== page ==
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Federal employment anti-discrimination law identifies five protected categories: race, color, religion, national origin, and sex. Court decisions have added nuance to these categories, particularly with regard to sex discrimination. Most courts, in interpreting federal law, have been unwilling to extend the law’s prohibition against discrimination on the basis of sex to include factors like sexual orientation or gender identity. New Jersey and other states have amended their own anti-discrimination laws to include specific protections against these forms of discrimination in employment, housing, and other areas. The U.S. House of Representatives passed H.R.5, known as the Equality Act, in May 2019. The bill would amend federal law to match anti-discrimination laws in states like New Jersey.

The New Jersey Law Against Discrimination (NJLAD) includes “affectional or sexual orientation,” “sex,” and “gender identity or expression” in its list of protected categories. N.J. Rev. Stat. § 10:5-12(a). The law defines “affectional or sexual orientation” as a person’s actual, perceived, or presumed orientation with regard to “affectional, emotional or physical attraction or behavior” towards members of the opposite gender, one’s own gender, or either gender. Id. at § 10:5-5(hh) – (kk). “Gender identity or expression” refers to a person’s actual or perceived identity or mode of expression that might not be “stereotypically associated with a person’s assigned sex at birth.” Id. at § 10:5-5(rr). This may include people who identify with a different gender than the one assigned at birth, or people who identify as non-binary.

Title VII of the Civil Rights Act of 1964 does not include protections against discrimination based on sexual orientation or gender identity or expression, at least officially. The Equal Employment Opportunity Commission has taken the position that the statute’s prohibition on sex discrimination includes prohibitions on both additional forms of discrimination. The Seventh Circuit Court of Appeals reached the same conclusion regarding sexual orientation in 2017, followed by the Second Circuit in 2018. The U.S. Supreme Court has agreed to hear the appeal of the Second Circuit’s ruling, alongside the appeal in an Eleventh Circuit case that reached the opposite conclusion. It will also hear the appeal of a Sixth Circuit decision applying Title VII to a gender identity discrimination claim.
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The Resnick Law Group recently represented a teacher in a disability discrimination case at the New Jersey Superior Court, Appellate Division, and obtained a reversal of a lower court order dismissing the case. The teacher alleges that her employer’s failure to provide a reasonable accommodation for her disability caused her to suffer injury when she collapsed at work. One of the questions before the court involved whether she could assert a cause of action for disability discrimination under the New Jersey Law Against Discrimination (NJLAD) without evidence of an “adverse employment action.” The court held that she could.

The NJLAD prohibits discrimination on the basis of actual, perceived, or past disabilities. N.J. Rev. Stat. § 10:5-12(a), N.J.A.C. § 13:13-1.3. This includes a requirement that employers provide “reasonable accommodations” to employees with disabilities, which would allow them to perform the functions of their jobs. The plaintiff taught science at a middle school in the defendant’s school district. She had Type 1 diabetes, which means that she must eat on a rather strict schedule to prevent her blood sugar from getting too low. The defendant denied requests to modify her class schedule so she could always have an early lunch period. She alleges that, as a result, she suffered a hypoglycemic episode in front of her students. She fell and hit her face and head on a table and the floor. After a successful claim for workers’ compensation, she filed suit under the NJLAD.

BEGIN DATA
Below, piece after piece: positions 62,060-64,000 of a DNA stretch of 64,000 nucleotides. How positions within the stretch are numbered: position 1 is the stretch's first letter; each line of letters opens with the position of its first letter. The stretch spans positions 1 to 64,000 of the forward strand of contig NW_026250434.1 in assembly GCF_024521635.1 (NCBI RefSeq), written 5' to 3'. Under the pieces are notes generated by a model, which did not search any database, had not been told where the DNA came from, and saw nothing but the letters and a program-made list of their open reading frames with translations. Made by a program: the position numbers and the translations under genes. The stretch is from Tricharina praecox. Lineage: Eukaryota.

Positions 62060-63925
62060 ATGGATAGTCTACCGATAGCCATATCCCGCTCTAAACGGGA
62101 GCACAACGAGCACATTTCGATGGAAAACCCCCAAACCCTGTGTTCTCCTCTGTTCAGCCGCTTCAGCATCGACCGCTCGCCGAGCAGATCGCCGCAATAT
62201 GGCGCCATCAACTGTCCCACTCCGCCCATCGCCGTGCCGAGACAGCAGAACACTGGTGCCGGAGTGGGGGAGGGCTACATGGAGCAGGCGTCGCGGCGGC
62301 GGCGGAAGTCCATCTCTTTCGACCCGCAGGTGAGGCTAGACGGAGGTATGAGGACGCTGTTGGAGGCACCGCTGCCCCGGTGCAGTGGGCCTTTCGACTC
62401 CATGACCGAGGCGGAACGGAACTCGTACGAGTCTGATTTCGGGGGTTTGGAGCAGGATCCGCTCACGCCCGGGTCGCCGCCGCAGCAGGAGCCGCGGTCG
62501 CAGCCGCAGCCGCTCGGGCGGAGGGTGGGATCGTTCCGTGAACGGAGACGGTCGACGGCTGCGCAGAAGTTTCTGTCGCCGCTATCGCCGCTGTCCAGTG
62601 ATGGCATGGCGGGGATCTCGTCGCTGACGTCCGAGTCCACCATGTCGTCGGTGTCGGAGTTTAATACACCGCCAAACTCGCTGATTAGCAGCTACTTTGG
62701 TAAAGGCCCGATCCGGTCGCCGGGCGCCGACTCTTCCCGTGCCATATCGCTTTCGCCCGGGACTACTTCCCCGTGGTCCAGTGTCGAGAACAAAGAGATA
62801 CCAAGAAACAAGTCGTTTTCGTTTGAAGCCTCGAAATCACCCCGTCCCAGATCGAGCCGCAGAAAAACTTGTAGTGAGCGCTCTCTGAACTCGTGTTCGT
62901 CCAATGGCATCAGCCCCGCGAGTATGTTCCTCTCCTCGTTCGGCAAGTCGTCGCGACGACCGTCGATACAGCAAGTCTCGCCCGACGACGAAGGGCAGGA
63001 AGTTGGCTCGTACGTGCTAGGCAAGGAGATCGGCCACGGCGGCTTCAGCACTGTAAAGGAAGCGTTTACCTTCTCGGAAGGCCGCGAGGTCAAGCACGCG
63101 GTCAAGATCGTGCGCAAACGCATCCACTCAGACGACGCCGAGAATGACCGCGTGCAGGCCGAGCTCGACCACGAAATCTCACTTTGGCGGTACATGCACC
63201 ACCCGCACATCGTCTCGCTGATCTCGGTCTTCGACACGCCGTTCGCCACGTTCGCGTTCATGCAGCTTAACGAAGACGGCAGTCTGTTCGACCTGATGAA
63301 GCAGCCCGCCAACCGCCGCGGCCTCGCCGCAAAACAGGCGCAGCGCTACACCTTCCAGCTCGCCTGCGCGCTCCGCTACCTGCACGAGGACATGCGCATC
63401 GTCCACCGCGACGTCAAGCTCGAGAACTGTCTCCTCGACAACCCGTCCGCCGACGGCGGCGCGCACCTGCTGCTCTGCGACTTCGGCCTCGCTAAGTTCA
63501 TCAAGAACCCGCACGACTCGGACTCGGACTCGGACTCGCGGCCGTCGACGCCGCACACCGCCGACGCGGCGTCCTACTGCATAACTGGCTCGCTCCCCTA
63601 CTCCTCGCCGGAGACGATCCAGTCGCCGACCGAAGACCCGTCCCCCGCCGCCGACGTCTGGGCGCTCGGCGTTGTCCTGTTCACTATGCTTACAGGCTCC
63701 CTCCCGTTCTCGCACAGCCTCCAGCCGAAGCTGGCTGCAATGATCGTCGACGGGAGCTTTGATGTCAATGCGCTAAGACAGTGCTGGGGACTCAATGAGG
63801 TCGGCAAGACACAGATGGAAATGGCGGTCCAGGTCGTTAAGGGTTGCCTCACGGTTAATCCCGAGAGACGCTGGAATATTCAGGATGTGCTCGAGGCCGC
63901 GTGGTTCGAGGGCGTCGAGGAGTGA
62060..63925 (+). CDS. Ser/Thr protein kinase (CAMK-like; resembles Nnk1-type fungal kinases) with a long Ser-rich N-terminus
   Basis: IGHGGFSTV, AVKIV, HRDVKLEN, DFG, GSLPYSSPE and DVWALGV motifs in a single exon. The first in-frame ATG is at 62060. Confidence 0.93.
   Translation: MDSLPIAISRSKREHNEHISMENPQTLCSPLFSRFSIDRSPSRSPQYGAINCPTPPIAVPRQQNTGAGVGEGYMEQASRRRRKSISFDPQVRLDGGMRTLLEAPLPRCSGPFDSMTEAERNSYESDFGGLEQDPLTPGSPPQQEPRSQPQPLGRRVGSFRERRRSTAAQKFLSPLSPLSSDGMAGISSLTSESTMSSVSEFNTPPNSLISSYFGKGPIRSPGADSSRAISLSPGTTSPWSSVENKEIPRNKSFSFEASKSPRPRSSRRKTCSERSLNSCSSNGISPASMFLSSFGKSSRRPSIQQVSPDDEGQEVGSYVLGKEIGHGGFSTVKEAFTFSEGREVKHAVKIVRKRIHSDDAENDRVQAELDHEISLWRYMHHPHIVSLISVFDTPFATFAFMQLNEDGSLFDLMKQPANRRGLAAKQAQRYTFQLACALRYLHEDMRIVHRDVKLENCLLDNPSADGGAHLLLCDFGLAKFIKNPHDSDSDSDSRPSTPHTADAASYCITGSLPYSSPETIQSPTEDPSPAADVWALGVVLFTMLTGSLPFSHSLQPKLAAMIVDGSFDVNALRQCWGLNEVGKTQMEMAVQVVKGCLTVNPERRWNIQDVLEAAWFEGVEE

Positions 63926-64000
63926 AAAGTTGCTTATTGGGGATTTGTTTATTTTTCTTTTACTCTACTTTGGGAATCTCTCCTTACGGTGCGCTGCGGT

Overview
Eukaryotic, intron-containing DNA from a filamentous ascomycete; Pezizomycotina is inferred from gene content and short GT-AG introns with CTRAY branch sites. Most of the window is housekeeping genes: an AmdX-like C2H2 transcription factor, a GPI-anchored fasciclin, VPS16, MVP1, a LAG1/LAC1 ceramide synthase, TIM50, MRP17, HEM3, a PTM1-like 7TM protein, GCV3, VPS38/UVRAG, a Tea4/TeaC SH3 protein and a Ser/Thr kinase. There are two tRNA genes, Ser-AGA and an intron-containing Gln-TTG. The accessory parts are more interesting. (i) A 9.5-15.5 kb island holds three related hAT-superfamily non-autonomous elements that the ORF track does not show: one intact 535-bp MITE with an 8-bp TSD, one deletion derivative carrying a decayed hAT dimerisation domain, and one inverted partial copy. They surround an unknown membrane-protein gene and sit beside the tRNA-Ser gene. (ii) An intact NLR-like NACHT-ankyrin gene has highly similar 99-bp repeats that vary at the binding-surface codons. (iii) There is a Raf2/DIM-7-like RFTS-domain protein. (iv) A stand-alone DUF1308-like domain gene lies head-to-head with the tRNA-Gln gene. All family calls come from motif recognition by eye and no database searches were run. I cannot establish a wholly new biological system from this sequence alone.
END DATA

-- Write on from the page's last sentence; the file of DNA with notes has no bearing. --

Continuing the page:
The trial court dismissed the plaintiff’s NJLAD failure to accommodate claim, finding that she had failed to establish an adverse employment action. The Appellate Division identified three questions it had to address:
1. Does a plaintiff alleging failure to accommodate a disability have to establish an adverse employment action in order to avoid summary judgment dismissal?
2. If not, is a bodily injury claim brought under the NJLAD barred by the Workers’ Compensation Act (WCA)?
3. If the case were to proceed, should any recovery be offset by workers’ compensation payments?
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The Resnick Law Group recently won a notable victory for New Jersey employees related to a failure to accommodate an employee’s disability. This post discusses the legal background of the case, while a subsequent post will cover the court’s opinion. The New Jersey Law Against Discrimination (NJLAD) prohibits discrimination on the basis of disability, among many other factors. This includes terminating or refusing to hire a person because they have a disability, Under rules found in the New Jersey Administrative Code, disability discrimination also includes refusing to provide a reasonable accommodation to an employee with a disability. One of our attorneys recently argued a case before the New Jersey Superior Court, Appellate Division, on behalf of an employee who was denied an accommodation for a chronic illness. After the defendant allegedly denied the employee’s request for an accommodation, she collapsed at work and suffered injuries. The appeal involved questions of whether a failure to accommodate claim under the NJLAD could proceed without evidence of an “adverse employment action,” and whether state workers’ compensation law barred her bodily injury claims. In early June 2019, the Appellate Division ruled that the employee’s lawsuit could move forward.